I might still want my dead husband’s baby: A widow’s bid to change the law

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A grieving widow from Milton Keynes is preparing for a High Court battle that will decide whether her dead husband’s sperm will be destroyed.

Beth Warren is facing the heartache of potentially having to give up on her dreams of having a baby fathered by her late husband after he lost a brave fight with cancer.

Beth and husband Warren Brewer always wanted to have children, but their dreams were cruelly shattered when he died of a brain tumour in February 2012.

They had been together for eight years and got married in Willen Hospice six weeks before Warren, a skiing and snowboarding instructor from Woburn Sands, died aged just 32. They had been planning to get married for some time but cancelled their original wedding because of Warren’s condition.

After first falling ill just 10 months into their relationship, Warren stored samples of his sperm ahead of starting gruelling cancer treatment which had the potential to leave him infertile.

The storage period was time-limited and, over the years, he regularly extended it. He also repeatedly agreed to his sperm being used by Beth after his death.

However, he died before he could complete the forms again in 2012, meaning his sperm is set to be destroyed in April 2015.

Beth says this means she would need to start IVF treatment immediately to have a child before the samples are destroyed. Furthermore, she would be unable to conceive the second child she and Warren had planned.

Now the 28-year-old from Newport Pagnell, who took her husband’s Christian name as her surname following his death, has launched a legal battle to give her the chance of realising their dream. Her case will be heard in the High Court on January 31.

She admits she may never be ready to have a child who will never meet its father, but wants more time to decide, and become emotionally and financially secure first.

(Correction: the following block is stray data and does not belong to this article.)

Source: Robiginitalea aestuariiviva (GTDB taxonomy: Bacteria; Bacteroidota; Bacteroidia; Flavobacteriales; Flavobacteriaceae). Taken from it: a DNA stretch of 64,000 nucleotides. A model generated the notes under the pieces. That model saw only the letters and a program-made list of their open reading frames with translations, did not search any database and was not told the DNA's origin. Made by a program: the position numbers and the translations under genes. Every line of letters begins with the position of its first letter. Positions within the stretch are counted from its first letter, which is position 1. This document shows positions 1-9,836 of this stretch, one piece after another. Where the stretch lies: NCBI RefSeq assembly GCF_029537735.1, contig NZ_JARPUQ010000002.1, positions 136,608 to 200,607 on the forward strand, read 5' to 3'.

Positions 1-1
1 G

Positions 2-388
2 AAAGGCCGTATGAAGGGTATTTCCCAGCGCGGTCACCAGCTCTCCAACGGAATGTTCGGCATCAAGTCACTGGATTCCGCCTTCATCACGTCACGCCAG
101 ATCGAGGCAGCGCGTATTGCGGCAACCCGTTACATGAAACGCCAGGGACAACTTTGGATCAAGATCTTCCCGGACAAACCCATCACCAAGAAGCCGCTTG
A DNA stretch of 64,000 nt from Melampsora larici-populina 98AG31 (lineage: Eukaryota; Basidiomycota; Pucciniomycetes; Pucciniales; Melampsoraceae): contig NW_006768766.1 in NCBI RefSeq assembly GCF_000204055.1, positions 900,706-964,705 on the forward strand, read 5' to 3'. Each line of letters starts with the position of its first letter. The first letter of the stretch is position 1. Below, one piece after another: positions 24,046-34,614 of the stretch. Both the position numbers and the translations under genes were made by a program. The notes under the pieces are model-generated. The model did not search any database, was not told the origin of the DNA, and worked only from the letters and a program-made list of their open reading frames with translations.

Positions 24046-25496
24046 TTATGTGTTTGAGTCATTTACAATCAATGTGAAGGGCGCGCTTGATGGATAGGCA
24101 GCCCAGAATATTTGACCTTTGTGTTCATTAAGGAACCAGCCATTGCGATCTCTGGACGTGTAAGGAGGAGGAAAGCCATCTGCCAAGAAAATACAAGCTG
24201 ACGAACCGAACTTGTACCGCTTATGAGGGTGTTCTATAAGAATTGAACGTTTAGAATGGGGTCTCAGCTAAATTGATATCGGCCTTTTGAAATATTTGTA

“It would set a legal precedent, meaning no other widow or widower would face this situation,” said Beth, who starts work as a physiotherapist this week.

“I’m so tired of fighting – first the cancer, now this. I’m looking forward to it being over, but I’m trying to stay as hopeful as possible. I’ve got to do everything I possibly can.

“I’ve not slept properly since the day the legal battle started. I know he wanted to give me this option. But is it fair on the child to bring them into a world where they will never meet their father?”

Beth is not only grieving for her husband, but also her brother, Edward, a Thames Valley Police officer who was killed in a car crash just weeks before Warren’s death.

A month after Warren died, Beth says she was told she had just six weeks to use his sperm as the last consent form lapsed in April 2013, But the Human Fertilisation & Embryology Authority (HFEA) reinterpreted existing paperwork and granted two short extensions.

Beth is now asking the High Court for the storage period to be extended indefinitely, but the HFEA insists the storage period cannot be extended without Warren’s consent.

The HFEA says it has ‘every sympathy’ with her, but insist the law cannot be changed.

It said in a statement: “We have been in discussions with Mrs Warren’s solicitors for some time and each time new information has been presented to us, we have reconsidered the legal situation in as responsive a way as possible.

“However, the law on the storage of gametes is clear and the HFEA has no discretion to extend the storage period beyond that to which her husband gave written consent.”

Beth said: “I’m still heartbroken and need to first find happiness within myself.

“Warren’s family are all behind me and my family and friends have been extremely supportive.

“If, and when I’m ready, I want the chance to be able to have his baby.”

A website was launched last week to promote support for the legal challenge at www.backbethwarren.co.uk